They told her it couldn't be done—a full-blown English garden? On just three acres? In the wrong climate? What was she thinking? But Dianne Wallace dug in, read up, plowed on. And created a work of art full of breathtaking vistas, hedge-walled "rooms," stylish allées, cottagey borders, and lots of ideas ripe for picking.

Stroll through the Wallace garden
Wherever you choose to pause in Dianne Wallace's remarkable Long Island garden—under the canopy of pear trees, say, or on the exquisitely twiggy love seat set among the rhododendrons—your gaze will be carried onward to an object or opening farther along. "Come look," the Grecian urn seems to call. "Come see," teases the path through the hedge wall.

There's no rush, mind you. As with all great gardens, whether formal and French, rambling and romantic, or spare and Japanese, there's a feeling of timelessness here. It's as if a June morning could last forever, as if the garden has always been here and will always be here.

This is true of Wallace's garden even when you know full well that the illusion is in fact the product of countless and ongoing hours of digging and planting, watering and pruning. And before all that practical labor, there was the dreaming and planning—a process of discovery that involved several years of intense study and travel. But Wallace was more than willing to take her time and do it right: Her first attempt at a garden in the same location had been a complete disaster. "It was absolutely ghastly," she says with a grim chuckle.

When Wallace and her husband purchased the property in 1990, there was no garden on the three acres. It was the house, a magnificent 1912 building designed by society architect Harrie Lindeberg, that had captured their imagination. For the first year or so after moving in, all of Wallace's free moments were spent restoring the place to its former glory. Not yet a gardener, she turned the grounds over to a landscaper.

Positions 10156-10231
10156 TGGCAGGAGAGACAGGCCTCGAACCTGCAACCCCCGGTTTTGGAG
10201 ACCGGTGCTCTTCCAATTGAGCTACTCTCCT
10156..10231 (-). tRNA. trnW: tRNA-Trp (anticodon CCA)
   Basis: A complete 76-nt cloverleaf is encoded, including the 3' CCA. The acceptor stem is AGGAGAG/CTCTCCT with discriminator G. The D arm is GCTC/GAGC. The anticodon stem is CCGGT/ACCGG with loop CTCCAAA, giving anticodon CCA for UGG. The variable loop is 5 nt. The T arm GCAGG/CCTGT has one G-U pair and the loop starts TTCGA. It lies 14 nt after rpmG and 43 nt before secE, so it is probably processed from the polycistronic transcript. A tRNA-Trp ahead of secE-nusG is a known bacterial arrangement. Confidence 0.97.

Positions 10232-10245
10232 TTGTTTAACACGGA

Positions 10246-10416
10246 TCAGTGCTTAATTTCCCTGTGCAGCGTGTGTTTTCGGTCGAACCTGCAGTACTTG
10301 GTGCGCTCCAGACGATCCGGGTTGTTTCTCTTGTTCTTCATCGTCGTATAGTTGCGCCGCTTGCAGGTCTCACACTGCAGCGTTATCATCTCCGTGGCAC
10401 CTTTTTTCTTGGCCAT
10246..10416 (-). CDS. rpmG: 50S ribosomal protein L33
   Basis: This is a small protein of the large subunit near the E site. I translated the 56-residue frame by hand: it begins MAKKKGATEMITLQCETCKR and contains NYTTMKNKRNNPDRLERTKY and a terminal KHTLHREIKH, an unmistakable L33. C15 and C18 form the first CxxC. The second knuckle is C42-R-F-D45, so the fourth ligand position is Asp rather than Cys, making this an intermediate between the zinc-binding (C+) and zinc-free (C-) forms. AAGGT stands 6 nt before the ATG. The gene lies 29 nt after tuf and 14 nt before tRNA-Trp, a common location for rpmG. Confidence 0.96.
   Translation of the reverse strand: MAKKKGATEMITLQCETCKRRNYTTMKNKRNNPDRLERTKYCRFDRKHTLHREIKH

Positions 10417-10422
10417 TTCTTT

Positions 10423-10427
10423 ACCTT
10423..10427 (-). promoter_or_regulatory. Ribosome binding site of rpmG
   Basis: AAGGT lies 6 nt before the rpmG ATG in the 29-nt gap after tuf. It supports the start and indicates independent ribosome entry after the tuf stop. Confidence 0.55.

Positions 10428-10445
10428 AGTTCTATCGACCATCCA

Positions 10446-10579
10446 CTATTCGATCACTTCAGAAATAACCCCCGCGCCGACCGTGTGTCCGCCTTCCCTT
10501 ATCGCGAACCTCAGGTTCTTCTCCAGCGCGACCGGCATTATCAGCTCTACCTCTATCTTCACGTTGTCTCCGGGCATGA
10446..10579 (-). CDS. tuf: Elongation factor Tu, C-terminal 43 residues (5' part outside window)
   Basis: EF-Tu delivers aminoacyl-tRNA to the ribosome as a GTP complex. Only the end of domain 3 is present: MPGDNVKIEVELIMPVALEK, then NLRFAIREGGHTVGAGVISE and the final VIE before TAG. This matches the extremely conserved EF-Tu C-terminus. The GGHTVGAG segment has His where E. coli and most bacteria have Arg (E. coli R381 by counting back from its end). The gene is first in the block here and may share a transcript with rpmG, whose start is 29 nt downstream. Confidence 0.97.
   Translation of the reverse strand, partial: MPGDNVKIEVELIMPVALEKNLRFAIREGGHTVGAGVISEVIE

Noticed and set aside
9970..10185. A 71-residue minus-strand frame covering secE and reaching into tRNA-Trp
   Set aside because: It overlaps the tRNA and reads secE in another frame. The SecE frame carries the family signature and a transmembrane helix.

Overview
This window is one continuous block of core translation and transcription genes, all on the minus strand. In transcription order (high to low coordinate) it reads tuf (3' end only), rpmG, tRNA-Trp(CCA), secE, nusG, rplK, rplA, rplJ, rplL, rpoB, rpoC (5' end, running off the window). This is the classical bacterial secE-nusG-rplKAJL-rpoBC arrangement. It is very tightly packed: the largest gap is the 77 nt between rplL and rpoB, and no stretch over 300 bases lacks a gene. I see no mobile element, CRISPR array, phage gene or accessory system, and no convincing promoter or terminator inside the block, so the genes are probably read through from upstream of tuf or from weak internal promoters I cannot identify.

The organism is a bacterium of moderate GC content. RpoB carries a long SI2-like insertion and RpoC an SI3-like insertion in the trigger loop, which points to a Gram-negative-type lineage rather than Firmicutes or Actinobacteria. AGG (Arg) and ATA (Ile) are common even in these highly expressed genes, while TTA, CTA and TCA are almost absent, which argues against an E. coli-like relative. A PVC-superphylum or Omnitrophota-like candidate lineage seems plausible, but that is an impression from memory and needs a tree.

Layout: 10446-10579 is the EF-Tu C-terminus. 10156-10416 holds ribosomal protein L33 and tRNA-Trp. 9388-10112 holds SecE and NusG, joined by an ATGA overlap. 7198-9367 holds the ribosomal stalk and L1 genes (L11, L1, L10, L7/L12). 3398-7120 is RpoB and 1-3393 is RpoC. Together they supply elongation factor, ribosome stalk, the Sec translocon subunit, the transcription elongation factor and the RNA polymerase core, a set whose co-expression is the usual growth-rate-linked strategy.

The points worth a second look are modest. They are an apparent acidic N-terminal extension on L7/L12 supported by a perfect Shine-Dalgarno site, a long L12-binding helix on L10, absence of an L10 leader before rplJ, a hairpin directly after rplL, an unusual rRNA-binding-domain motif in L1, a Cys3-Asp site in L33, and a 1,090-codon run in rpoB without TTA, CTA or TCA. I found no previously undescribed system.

"It was as if you sent someone out with an unlimited budget and said, 'Go get me an art collection,' but you knew nothing about art," she says. The resulting garden had no soul, she recalls, no underlying idea. Plants were massed together without any structures or ornaments to stop your eye. Nothing pulled you in for a closer look. About the nicest thing she can say is "I was housing an enormous amount of plant material."

So Wallace, who is, among other things, a serious student and collector of contemporary art, embarked on a quest to discover what makes great gardens work. She began by reading every book on the topic she could get her hands on, especially those dealing with history and design, even taking them to bed with her rather than her usual novels and magazines.

Finally, when she had learned what she could at home, Wallace went on a pilgrimage to some of the great gardens of Europe. She focused on England because its romantic style appealed to her—and her house was modeled on the architecture of the Cotswold region. Hidcote, Westwell—every famous garden she visited taught her something, but none moved her quite as much as Sissinghurst, the renowned creation of novelist and poet Vita Sackville-West in Kent. There Wallace spent nearly a week photographing and walking among classic English garden scenes of flower-covered cottages, climbing roses, high trimmed hedges, and broad grassy paths.


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